Every year, thousands of whales migrate to Australia to escape the cold of Antarctica, where they not only relax but also breed, calve, and graze. If you follow Colin Thwaites’ advise, you’ll have a better chance of seeing these spectacular creatures off the coast of Australia’s largest metropolis. Here is a detailed guide to an enjoyable whale-watching trip in Sydney.
Sydney Whale Profile
Approximately 16,000 whales sail through Sydney’s seas each year. Most of these are humpback whales, although there are also southern right whales. The yearly migration is a sight to witness, with whales swimming, flipping, and rolling, attracting 1.6 million tourists to Sydney’s coastlines each year. Of course, humpbacks do not demonstrate command; we must adapt to them and look for them.
When should you go whale watching?
The Sydney whale viewing season is determined by migration patterns, which occur when whales leave the freezing waters of Antarctica to give birth in the milder waters of the Coral Sea and then return to Antarctica to forage. Although the season starts further south in April, the best time to watch whales in Sydney is from May to November.
Between May and August, the whales migrate north to Tropical North Queensland. They move south to Antarctica with their newborn calves from mid-August until November. This is a must-see! Whale sightings in Sydney waters are not unusual in December, however the frequency of sightings is fairly low.
How to Get the Most Out of a Whale-Watching Cruise
If you get a good view, whale watching can be one of the best experiences of your life – and you often get better views from a boat. It may be pricier than your other options, but it may be worthwhile. There are cruises to meet a wide range of budgets, depending on the length of the excursion, the time of day, and what’s included. Follow these pointers to get the most of your tour:
- Book in the afternoon because the prices are lower in the morning when there are fewer people. If you want a better chance of spotting whales, go in the afternoon.
- Book tours with guaranteed attractions – different businesses’ policies vary on this. Make careful to understand how the guarantee works.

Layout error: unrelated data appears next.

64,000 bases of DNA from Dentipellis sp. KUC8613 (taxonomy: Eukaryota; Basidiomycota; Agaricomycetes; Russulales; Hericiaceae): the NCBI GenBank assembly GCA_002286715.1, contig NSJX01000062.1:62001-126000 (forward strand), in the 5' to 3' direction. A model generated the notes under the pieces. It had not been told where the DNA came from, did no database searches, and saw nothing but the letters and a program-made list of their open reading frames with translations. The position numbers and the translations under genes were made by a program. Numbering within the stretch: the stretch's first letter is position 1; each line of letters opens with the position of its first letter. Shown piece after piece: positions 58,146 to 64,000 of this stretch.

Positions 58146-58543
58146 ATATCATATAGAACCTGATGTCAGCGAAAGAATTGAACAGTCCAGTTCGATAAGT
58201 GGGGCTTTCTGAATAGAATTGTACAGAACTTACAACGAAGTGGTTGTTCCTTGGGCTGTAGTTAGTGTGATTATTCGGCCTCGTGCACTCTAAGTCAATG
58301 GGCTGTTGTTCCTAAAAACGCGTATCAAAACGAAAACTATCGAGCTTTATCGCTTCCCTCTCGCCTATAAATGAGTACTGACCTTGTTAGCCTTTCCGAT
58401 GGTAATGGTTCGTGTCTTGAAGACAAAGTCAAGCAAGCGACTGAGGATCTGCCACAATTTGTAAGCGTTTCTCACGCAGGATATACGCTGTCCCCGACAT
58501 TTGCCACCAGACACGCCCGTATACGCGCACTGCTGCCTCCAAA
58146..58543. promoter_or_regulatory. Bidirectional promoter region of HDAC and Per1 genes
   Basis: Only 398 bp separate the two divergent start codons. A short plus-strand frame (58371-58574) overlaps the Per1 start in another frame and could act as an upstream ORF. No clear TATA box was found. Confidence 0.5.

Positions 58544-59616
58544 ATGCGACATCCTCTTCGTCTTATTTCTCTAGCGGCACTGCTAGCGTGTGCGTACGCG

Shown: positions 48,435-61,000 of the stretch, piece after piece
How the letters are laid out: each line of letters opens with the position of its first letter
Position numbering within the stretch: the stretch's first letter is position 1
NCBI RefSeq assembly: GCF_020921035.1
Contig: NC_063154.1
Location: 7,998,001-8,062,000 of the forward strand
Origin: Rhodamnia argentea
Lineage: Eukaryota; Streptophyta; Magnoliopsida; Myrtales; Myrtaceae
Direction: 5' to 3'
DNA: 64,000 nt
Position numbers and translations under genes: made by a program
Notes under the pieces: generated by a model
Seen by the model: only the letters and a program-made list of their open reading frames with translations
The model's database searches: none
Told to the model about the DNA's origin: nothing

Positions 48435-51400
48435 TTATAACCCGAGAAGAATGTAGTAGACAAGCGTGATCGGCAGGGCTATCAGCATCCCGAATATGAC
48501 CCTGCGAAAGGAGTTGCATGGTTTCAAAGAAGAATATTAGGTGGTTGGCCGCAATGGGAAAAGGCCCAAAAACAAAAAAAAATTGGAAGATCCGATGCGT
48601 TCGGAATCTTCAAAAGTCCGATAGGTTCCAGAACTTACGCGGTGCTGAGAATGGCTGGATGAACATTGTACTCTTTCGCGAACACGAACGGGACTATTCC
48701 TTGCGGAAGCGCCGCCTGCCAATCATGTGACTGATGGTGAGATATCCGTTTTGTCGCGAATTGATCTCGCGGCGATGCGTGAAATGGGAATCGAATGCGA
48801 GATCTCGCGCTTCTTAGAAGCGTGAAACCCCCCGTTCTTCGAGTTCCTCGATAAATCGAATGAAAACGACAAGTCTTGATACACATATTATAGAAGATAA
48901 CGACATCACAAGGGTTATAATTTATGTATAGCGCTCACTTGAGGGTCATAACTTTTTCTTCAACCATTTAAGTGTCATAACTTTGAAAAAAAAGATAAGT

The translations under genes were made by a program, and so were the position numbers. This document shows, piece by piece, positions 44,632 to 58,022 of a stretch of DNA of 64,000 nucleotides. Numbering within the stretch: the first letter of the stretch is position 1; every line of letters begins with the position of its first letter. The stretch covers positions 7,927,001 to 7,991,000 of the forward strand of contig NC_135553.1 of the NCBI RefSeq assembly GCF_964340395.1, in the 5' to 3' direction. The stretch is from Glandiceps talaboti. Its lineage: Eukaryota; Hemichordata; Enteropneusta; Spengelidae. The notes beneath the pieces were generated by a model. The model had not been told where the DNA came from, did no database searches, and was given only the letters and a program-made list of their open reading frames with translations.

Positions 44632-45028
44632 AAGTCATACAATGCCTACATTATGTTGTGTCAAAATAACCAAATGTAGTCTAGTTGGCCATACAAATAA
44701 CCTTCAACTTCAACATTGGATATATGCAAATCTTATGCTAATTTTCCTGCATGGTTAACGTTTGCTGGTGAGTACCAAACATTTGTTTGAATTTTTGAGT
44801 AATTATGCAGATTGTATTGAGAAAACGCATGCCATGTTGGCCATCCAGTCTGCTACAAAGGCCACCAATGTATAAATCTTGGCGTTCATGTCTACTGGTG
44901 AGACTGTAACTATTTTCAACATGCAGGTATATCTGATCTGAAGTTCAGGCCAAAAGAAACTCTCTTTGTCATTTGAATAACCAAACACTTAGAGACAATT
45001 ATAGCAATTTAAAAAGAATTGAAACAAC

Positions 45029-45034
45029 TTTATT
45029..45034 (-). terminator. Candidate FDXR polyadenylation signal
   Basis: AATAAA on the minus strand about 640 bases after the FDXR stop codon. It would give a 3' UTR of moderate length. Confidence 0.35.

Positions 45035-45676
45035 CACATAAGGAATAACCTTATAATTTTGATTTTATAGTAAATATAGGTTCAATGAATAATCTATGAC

- Aim for a four-hour trip on the water; it would be a shame to schedule an hour or two in advance and see nothing. Obviously, the longer you stay, the more likely you will witness a stunning performance.
- You can go whale watching in the winter, but it’s best to go in the spring, when the calves are born. Mothers can be seen feeding their calves and training them to swim.
- Choose a cruise that includes meals and drinks – You can always bring your food and drink, but wouldn’t it be so much easier if you didn’t have to think about that?
- Make sure you have an expert on board – this is especially important if you bring children so they can comprehend all the facts and data about whales.
Sydney’s Unique Attractions (from the dry land)
Not yet prepared for a yachting adventure? Numerous viewing places surrounding Botany Bay’s mouth are perfect for offshore whale watching.
The Bare Island Fort at La Perouse (16 kilometers southeast of Sydney’s CBD) offers a spectacular setting ideal for whale watching, picnics, bird watching, and exploration. It’s only open on Sundays, but the wait is well worth it.
Cape Solander, located directly across the harbor, is regarded as one of the greatest sites in Sydney for whale viewing from the shore — you can get within 200 meters of the swimming giants. It contains an observatory with information boards and is located near Kurnell in Kamay Botany Bay National Park.
Alternatively, around an hour’s walk away, the Muru and Yena paths will lead you to cliffs overlooking the Pacific Ocean to view whale performances. The Cape Baily Coastal Walk is a two-and-a-half-hour climb to the cliffs for the more daring. Even if you don’t get to see whales, you will have the opportunity to see wildflowers and birds such as sea eagles, kestrels, and terns.